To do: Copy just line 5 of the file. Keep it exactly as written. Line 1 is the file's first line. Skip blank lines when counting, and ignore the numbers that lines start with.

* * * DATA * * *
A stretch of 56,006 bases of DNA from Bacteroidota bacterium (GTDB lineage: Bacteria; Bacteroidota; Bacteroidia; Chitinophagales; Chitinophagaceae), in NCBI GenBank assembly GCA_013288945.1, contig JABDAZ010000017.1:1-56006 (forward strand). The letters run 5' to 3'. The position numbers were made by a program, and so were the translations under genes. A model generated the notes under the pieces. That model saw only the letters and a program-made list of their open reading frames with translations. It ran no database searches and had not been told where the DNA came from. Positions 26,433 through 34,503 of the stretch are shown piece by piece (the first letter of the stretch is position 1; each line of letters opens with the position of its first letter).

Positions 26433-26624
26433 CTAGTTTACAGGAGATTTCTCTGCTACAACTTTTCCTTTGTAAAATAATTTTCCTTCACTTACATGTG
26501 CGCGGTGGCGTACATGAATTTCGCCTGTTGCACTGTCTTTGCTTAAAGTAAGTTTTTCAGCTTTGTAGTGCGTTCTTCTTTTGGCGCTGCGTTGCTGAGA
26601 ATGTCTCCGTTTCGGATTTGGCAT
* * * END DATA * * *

26601 ATGTCTCCGTTTCGGATTTGGCAT